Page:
Since its launch in 2016, the graduate research training group has explored documentary practices as a central component of contemporary media cultures. In the second phase of funding – 2021-2025 – the aim is to develop a concept of Dokumentwerden (‘becoming a document’), covering the practices and technical innovations that create and transform the field of what is documentable. On the one hand, the research organized in the group takes account of a tendency, driven by digital technology, to comprehensively inscribe documentary practices into everyday life. On the other hand, it problematizes current politically motivated rejections of every truth backed by documentary evidence.
The research programme is guided by the hypothesis that the specific authority of documentary practices becomes describable if we examine the operations which, in the framework of different institutions and practices, arrange elements of visual, textual and audio media in specific ways, in order to control the readability, the expressive value, the distribution logics and the power effects of what is documented. Contrary to an influential theoretical tradition, the research programme explicitly does not limit its perspective to the visual mode of documentary practice, nor does it privilege a particular medium (e.g. film). Image, text and sound can enter into a range of different relations of mutual authentication to produce a documentary effect. Processes and styles of documentary practice are also deployed when academic disciplines (often in the context of quite specific institutional requirements) study the production and classification of ‘human facts’ (emotions, behaviours, social connections). They raise questions about the truth or objectivity of what is documented, about the function of forms and protocols or standards that regulate the documentary reference, and about the relationship between different documentary modes, the techniques of archiving, access to the documents and the circulation of documents.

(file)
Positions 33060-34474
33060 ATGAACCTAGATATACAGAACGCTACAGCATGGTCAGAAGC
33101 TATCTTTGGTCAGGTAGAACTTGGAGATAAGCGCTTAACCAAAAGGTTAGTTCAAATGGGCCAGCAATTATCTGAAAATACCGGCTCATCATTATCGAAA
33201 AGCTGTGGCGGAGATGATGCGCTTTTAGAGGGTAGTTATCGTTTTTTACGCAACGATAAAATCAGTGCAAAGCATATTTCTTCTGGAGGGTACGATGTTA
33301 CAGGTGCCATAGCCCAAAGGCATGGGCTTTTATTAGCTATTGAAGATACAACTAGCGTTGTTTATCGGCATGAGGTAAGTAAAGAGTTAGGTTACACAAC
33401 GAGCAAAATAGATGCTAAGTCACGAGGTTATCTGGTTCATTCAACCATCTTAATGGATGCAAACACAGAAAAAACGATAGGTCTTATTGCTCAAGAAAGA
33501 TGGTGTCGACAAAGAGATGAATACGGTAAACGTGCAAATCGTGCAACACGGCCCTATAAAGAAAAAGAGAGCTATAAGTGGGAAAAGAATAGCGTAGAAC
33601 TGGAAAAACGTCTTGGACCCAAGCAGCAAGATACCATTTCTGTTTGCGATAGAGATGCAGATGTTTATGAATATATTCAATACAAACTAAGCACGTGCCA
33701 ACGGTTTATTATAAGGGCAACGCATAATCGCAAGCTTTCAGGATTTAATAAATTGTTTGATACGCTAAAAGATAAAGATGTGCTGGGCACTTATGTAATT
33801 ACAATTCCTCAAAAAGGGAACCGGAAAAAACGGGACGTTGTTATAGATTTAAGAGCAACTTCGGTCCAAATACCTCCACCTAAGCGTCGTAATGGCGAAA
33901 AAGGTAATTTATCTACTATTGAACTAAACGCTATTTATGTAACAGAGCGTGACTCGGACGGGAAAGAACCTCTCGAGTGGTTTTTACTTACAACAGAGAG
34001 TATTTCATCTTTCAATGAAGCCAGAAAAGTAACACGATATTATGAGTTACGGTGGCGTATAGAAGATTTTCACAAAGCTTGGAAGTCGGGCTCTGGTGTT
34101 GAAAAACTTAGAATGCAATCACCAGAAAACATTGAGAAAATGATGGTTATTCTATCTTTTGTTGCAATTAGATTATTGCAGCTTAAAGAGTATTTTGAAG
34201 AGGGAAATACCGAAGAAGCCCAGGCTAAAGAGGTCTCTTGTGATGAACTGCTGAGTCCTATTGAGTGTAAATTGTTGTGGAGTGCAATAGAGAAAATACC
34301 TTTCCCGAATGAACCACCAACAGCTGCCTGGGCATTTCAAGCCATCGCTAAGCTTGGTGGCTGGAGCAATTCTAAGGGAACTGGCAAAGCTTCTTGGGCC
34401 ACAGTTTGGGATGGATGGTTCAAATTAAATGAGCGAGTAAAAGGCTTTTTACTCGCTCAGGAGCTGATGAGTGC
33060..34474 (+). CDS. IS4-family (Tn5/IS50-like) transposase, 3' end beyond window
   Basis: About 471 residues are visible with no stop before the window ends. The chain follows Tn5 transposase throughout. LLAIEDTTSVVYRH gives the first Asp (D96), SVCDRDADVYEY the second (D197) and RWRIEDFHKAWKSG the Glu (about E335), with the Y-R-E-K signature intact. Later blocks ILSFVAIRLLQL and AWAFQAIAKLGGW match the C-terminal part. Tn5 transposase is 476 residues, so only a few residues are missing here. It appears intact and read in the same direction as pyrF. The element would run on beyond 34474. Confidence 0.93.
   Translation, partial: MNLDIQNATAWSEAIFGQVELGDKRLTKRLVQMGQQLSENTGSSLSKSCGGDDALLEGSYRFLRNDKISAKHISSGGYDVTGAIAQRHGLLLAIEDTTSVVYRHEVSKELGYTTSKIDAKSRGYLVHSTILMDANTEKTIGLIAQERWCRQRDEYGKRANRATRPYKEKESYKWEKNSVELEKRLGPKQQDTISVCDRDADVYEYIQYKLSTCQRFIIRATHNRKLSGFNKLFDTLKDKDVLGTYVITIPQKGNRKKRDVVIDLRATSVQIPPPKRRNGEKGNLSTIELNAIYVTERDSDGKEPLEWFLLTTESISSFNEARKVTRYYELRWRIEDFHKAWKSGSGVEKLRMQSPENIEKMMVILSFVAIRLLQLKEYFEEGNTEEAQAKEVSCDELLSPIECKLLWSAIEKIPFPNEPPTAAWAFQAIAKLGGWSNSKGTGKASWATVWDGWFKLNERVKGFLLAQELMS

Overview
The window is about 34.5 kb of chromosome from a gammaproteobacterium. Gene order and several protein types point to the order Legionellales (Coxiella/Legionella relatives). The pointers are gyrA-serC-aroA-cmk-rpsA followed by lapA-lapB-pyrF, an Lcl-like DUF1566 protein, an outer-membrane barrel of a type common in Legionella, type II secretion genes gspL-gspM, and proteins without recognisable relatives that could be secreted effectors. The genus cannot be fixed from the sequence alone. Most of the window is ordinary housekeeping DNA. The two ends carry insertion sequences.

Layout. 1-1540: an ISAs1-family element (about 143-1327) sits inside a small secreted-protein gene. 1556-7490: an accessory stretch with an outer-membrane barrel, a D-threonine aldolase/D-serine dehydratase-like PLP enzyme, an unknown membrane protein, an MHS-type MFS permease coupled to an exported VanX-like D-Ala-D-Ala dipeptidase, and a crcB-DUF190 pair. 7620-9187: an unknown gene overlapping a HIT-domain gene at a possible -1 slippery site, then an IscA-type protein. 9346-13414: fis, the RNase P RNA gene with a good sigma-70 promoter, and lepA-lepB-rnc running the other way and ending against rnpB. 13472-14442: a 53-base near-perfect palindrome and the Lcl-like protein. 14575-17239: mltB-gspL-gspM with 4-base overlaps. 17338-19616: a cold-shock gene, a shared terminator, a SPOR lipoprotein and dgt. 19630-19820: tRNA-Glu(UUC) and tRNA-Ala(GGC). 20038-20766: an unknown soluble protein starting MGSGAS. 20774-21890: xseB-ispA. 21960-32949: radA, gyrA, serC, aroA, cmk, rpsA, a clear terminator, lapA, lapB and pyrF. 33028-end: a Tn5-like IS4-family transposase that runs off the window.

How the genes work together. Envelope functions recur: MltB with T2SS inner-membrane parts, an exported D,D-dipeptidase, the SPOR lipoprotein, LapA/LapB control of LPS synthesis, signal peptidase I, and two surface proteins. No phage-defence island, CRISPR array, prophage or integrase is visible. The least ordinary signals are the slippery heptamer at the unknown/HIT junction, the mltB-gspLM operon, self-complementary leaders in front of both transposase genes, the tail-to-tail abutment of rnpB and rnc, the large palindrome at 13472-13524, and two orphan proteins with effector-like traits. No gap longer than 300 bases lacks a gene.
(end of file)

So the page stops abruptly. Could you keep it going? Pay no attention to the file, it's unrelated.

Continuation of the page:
In both theoretical and media history terms, the intensity of documentary recording is supported by reflexive knowledge, which allows observation of the forms and programmes of documentary recording. In the period studied by the research group, figures and programmes of documentary excess repeatedly come into contact with those of documentary privation. One of the basic assumptions of the research programme is that this dialectic is constitutive of the history and theory of documentary practices. Since the cultural establishment of analogue technology media in the second half of the 19th century, if not before (that is, long before the threshold of the present digitally based regime of recording and control), powerful utopias or dystopias of documentary practice have been evolving, promising a complete transformation of reality into audiovisual data. Conversely, various forms of blocking and withdrawal of this excess can be observed for the different media of documentary reference: documentary excess is inseparable from the experience of privation. Any claim to a highly ‘realistic’ representation is pervaded by elements and effects of an unavoidable or deliberately produced ‘derealization’.
In its second phase of funding, the graduate research training group will continue to develop this approach, seeking to construct a theory of ubiquitous documentation and to identify the qualities that differentiate it from other – mainly digital – ubiquities. The aim is to explore the performative leeway allowed by the thematization, appropriation and negotiation of these documentary modes in literature, theatre, film and fine art. One important point is that, in the age of social media and the resulting opportunities for comprehensive and instantaneous self-documentation, amateur practices play an ever-greater role, ranging from extremely standardized forms to experimental ones. Another is that there has been more and more research in recent years on sensor networks, which situate documentary practices “in the environment” and examine their functions for contemporary, virtualized life-worlds.